As spring approaches and the weather turns warmer, gasoline prices usually rise, but the sharp increase experienced this last week was considered a price spike. Uncertainty over summer gasoline supplies was responsible for the spike. This uncertainty comes from a change in the type of gasoline that many consumers will use. The Energy Information Administration does not expect another price spike--at least not in the next two weeks. For the week of March 20, Nebraska's average gasoline price jumped 12 cents per gallon to $2.55 from last week, which was 41 cents higher than the price at this time last year. Weekly average prices in surveyed cities ranged from $2.48 in Columbus to $2.63 in Kearney. As of March 17, the Midwest gasoline stock level was above the normal range with 54 million barrels.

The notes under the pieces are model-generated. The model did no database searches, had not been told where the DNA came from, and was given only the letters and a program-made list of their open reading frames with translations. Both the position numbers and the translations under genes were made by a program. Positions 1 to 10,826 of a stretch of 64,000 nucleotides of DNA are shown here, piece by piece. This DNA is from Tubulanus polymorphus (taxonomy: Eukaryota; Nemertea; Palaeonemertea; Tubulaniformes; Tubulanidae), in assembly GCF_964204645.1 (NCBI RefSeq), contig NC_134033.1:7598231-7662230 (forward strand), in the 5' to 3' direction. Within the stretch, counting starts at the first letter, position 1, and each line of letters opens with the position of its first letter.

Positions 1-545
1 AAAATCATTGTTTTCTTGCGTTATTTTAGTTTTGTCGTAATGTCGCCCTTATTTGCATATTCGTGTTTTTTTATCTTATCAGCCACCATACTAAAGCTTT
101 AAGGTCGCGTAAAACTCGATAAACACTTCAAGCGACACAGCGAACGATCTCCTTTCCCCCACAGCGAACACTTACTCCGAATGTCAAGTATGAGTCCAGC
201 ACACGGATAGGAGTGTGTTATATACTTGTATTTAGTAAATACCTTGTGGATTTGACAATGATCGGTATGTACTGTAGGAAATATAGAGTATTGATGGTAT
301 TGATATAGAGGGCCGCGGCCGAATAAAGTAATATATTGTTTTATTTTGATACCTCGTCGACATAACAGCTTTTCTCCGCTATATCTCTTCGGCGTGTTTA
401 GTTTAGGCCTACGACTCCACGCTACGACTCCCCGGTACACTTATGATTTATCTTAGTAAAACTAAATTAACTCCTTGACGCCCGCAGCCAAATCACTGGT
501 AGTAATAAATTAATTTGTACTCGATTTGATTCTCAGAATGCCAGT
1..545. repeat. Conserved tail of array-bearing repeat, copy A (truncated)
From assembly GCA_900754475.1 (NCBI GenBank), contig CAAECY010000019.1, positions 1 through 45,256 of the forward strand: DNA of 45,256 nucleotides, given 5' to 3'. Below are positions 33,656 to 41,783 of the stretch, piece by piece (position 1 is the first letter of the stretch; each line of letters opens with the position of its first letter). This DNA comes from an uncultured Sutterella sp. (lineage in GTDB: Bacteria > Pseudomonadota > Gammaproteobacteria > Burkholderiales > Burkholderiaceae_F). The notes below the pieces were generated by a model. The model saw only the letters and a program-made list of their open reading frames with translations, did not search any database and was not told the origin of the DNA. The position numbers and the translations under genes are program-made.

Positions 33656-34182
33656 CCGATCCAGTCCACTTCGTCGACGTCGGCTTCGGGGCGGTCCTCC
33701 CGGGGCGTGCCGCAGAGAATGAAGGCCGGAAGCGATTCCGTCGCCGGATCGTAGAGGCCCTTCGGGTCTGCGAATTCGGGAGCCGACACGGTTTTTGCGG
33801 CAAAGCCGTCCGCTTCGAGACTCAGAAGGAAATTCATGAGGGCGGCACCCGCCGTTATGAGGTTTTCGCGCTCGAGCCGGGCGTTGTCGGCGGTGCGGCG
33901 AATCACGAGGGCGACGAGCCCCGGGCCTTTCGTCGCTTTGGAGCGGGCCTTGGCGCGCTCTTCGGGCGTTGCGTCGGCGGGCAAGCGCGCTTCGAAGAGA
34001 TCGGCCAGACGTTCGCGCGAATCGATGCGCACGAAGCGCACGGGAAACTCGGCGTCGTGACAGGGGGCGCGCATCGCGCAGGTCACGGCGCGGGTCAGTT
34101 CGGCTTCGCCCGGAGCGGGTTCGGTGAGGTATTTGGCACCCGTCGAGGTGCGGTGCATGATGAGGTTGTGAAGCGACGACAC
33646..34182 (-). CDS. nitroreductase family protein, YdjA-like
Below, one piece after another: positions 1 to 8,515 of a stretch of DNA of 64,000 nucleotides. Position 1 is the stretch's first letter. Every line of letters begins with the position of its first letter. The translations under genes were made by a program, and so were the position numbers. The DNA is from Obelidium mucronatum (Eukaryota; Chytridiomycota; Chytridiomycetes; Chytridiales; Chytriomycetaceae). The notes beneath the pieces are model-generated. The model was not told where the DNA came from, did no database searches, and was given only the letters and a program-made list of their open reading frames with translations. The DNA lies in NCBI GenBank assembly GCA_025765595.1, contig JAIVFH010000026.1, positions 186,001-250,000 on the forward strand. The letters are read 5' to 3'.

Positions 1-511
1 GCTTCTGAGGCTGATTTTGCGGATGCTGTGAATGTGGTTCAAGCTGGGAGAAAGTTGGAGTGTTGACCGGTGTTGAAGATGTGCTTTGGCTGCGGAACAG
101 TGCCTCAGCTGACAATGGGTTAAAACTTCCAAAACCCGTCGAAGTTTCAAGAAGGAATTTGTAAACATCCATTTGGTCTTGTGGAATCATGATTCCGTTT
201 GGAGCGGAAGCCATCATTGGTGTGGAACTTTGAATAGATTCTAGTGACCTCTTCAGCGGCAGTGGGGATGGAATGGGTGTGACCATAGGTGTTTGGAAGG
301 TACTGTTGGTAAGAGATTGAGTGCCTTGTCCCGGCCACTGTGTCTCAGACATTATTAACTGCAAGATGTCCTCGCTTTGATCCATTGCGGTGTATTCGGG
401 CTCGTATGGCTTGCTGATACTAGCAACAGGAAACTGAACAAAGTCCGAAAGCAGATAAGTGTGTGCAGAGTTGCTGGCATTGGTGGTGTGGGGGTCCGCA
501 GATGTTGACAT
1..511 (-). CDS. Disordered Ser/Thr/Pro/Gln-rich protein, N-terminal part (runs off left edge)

Nebraska's average diesel price increased four cents to $2.62 per gallon. According to the weekly price report, this week's state average was 36 cents higher than the price at this time last year. Weekly averages in the surveyed cities ranged from $2.58 in Columbus and North Platte to $2.63 in Kearney. On the supply side, the Midwest distillate fuel inventory level was above the normal range with 25 million barrels of diesel fuel as of March 17.
Regular unleaded gasoline is regular unleaded motor gasoline with an 87 to 88 octane. Diesel fuel is fuel used for internal combustion in diesel engines.
An archive of this report and historical weekly prices are available.